Published: 9 years ago

Relationship Rules

I’ve had two pretty major relational upheavals in my life lately that have left me quite shaken: my hair cut lady left the chain I’ve been going to for seven years, and my mechanic moved to Virginia.

Oh sure, that’s not a big deal in the grand scheme of things.  It’s not like my grandmother (God rest her soul) was kidnapped by warrior penguins and brainwashed to fight in the octagon.  I mean, that’s a pretty huge relationship to lose.  But my hair cut lady and my mechanic…well, that’s a close second and third.

Hair cut lady (hereinafter referred to as Tonya, because that’s her name) wasn’t a major loss.  She took another job out of the follicle realm, but she’s still cutting hair on the side (and just a little of the top. Ba-dum-bum!).  So my family and I still get to go to her.  We trust her.  We know her.  We like her.

Her old shop is still there.  They have computerized check in and trendy magazines and a soundtrack playing on the speakers and occasional $6.99 deals.  Their files on me tell them my phone number, the fact that I like a #2 clipper on the side, and I like my hair rounded in the back.  But Tonya, on the other hand, knows that stuff too.  Only without the computer.  She also knows my kids’ names, what I do, where I go on vacation, and the restaurants I love in Durham.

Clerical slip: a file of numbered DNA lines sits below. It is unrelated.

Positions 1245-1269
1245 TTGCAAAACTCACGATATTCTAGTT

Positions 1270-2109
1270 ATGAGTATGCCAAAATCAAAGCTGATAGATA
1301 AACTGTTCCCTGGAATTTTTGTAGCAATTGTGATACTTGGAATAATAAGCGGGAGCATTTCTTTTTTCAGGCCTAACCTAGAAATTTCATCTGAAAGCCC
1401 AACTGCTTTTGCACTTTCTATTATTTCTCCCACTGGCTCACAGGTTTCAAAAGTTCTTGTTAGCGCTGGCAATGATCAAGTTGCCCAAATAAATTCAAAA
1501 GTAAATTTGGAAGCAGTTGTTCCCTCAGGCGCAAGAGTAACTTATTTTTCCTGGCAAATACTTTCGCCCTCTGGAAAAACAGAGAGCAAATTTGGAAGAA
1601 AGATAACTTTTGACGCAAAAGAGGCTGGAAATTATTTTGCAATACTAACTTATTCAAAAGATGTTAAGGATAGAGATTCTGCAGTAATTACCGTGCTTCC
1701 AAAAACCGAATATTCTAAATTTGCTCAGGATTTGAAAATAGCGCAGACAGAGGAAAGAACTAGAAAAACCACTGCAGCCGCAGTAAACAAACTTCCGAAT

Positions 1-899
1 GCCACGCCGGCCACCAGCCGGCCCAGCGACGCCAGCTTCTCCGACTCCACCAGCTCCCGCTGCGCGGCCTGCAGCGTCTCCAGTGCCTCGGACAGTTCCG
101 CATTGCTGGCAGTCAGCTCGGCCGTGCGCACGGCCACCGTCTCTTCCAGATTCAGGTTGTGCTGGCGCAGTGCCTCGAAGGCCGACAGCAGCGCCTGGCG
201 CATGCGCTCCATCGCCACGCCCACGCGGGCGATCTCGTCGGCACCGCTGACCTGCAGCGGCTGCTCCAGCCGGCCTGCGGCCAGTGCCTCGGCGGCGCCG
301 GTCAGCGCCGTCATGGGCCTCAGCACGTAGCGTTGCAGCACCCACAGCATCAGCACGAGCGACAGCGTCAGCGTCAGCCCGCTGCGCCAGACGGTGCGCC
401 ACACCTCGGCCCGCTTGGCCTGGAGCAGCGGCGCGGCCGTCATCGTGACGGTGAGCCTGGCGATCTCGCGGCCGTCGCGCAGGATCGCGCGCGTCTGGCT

I won’t go back to the old shop.  I will keep going to Tonya.

My mechanic was a real blow, because he didn’t just go out on his own.  He was already on his own.  He ran his own shop and has been working on my cars for years.  When I called with a problem, if he could walk me through fixing it on the phone, he would.  And he never charged me for it.  If it was something simple at his shop, he often wouldn’t charge me for it.  And when he did charge me, he gave discounts for cash and trusted me to bring the rest on Monday if I didn’t have enough on me right then.

His old shop was bought by a former competitor.  They have more mechanics, fancy computers, printed receipts (Jim hand-wrote all his stuff), and comfortable chairs (I don’t think Jim had any chairs – I always leaned against the counter while he talked).  But I don’t know if I’ll stick with them.  I knew Jim.  I liked Jim.  I don’t know them.  And I’m not sure that I like that.

In our service-oriented, fiscal-bottom-line economy, relationships rule.  You’ll drive past a closer business to get to the one where they know you.  You’ll pay more if they remember your name.  You’ll be their biggest fan if they know your preferences by heart.

I’m glad I’ve still got Tonya, and I’m sure going to miss Jim.  But they’re both a good reminder that my job is about people, not performance, process, or product.

It’s about people.  Relationship rules!


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